Teller Capture for Improving the Branch Experience
Statistics show that bank networks in the U.S. are shrinking, with 2,267 branches closing in 2012 alone, according to SNL Financial. The closures can primarily be attributed to technology advancements including mobile and online banking, as well as the increasing use of image-enabled ATMs.
This notion that branches are slowly but surely disappearing could be intimidating to some bankers with a huge investment in brick-and-mortar but there’s a strong argument to be made for the branch’s strategic value in servicing customers. The question then becomes: how can we make the branch more relevant?
Clearly, each new banking platform that emerges offers a new avenue for consumers to avoid the bank branch. Mobile banking, for example, offers customers more convenience and flexibility to quickly access accounts or deposit checks. But the truth is most customers also like the face-to-face interaction they experience at the bank branch. In fact, according to a 2012 Novantas survey, 53% percent of consumers polled said they would rather go into a bank branch to do their banking.
Examples of when a trip to the branch might prove necessary include your need to deposit a large dollar amount or multi-check transaction. Most mobile, consumer and merchant applications restrict the amount of items and dollar total that can be deposited in a transaction and include daily, weekly or monthly limits. Or, let’s say the ATM could not dispense the amount of cash you need for a trip due to daily limits. We haven’t even mentioned loans, certificates of deposit and other banking services that require a trip to the branch. Mobile channels are great for simple transactions, but are they a fit for all?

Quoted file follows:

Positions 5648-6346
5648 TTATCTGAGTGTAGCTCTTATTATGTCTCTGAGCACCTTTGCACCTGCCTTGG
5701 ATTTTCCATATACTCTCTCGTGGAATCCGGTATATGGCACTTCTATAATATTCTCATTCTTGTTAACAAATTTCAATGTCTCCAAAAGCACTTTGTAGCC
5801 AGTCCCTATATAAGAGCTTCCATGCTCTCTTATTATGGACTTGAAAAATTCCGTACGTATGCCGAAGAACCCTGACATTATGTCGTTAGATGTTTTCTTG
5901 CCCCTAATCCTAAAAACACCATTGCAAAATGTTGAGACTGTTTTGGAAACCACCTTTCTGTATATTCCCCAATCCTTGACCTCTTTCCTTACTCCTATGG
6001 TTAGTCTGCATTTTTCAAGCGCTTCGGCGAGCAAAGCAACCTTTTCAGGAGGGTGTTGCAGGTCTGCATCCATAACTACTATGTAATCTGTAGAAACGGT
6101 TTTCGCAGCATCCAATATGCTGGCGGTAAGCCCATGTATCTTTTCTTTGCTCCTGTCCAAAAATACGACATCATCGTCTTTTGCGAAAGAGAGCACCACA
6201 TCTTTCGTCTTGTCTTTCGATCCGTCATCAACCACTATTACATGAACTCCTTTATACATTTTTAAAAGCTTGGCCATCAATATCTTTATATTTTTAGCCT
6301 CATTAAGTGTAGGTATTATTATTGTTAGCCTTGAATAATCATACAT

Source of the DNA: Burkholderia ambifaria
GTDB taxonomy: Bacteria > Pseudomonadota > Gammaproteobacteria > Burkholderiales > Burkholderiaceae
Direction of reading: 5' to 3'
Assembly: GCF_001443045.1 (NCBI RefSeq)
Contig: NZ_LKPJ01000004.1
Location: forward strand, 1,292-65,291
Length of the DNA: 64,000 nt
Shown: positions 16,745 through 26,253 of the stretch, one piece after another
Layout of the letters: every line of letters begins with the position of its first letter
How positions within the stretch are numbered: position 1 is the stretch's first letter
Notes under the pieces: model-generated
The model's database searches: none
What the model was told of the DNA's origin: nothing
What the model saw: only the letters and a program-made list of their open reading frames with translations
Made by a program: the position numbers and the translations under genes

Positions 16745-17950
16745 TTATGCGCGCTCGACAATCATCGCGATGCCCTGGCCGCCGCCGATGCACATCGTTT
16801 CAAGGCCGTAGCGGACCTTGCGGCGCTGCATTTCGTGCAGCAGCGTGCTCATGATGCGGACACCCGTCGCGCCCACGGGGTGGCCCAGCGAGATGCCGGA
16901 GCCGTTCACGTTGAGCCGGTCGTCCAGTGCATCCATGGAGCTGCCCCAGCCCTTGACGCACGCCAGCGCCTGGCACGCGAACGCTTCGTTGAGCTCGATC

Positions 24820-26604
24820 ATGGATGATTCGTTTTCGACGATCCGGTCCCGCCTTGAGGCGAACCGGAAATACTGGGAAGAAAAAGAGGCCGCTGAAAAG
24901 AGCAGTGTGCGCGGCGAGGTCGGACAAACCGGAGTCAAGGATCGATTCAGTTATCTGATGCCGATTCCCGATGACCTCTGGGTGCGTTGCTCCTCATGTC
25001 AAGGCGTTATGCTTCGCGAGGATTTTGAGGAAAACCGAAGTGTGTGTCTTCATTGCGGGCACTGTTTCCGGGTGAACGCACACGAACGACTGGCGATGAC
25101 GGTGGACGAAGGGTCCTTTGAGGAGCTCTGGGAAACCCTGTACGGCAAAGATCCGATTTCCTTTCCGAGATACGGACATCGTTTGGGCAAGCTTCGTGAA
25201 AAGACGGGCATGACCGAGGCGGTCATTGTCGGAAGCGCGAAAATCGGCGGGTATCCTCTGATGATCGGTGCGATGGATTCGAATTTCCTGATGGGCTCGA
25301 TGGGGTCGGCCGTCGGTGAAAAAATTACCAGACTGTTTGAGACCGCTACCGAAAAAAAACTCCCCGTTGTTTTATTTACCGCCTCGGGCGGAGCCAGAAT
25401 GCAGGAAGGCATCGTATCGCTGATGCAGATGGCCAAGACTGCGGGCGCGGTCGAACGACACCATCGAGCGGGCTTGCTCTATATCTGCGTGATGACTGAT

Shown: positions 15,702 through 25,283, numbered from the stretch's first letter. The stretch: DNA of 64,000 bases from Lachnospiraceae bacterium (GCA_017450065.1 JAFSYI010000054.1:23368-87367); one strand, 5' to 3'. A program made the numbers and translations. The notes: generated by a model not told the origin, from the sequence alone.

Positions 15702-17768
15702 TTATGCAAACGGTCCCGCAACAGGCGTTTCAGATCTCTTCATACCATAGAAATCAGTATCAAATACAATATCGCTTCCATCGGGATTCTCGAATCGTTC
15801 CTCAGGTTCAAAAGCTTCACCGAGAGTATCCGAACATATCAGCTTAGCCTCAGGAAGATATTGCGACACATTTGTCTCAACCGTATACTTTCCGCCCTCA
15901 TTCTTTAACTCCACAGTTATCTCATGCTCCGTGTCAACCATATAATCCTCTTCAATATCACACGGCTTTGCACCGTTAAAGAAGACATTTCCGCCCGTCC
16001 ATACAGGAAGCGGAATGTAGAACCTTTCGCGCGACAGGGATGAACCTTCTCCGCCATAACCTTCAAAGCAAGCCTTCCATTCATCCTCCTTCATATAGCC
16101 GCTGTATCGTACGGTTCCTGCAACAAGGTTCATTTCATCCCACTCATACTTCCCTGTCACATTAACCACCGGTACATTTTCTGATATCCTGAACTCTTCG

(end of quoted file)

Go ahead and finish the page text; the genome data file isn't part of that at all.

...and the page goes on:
Now that we’ve established a purpose for branches, let’s make clear one expectation: Customers want a speedy experience when they are at the bank. Think about our society’s dependence on the ability to have information at the speed of lightning, directions or the weather forecast from our smartphone and the emergence of same-day delivery. Banking is no different.
One way to deliver on that customer expectation of immediate service in the branch is through teller capture solutions, a process in which checks are imaged at the teller line. Customers no longer need to write out a deposit slip or loan payment; those documents are created virtually through the teller capture application. And, while the technology does all of the work on the backend, the bank teller has more “heads up” time with the customer, providing more opportunity to answer any questions they may have and potentially cross-sell additional products and services.
The bank also achieves significant cost savings. Consider that the cost of an average paper ticket is 10 cents. This includes the paper ticket, storage and transportation of the tickets to the branches. With teller capture, none of this is applicable. For the bank, teller capture allows branches to reduce their operational footprint while gaining efficiencies and reducing costs. another step closer toward the “paperless branch.”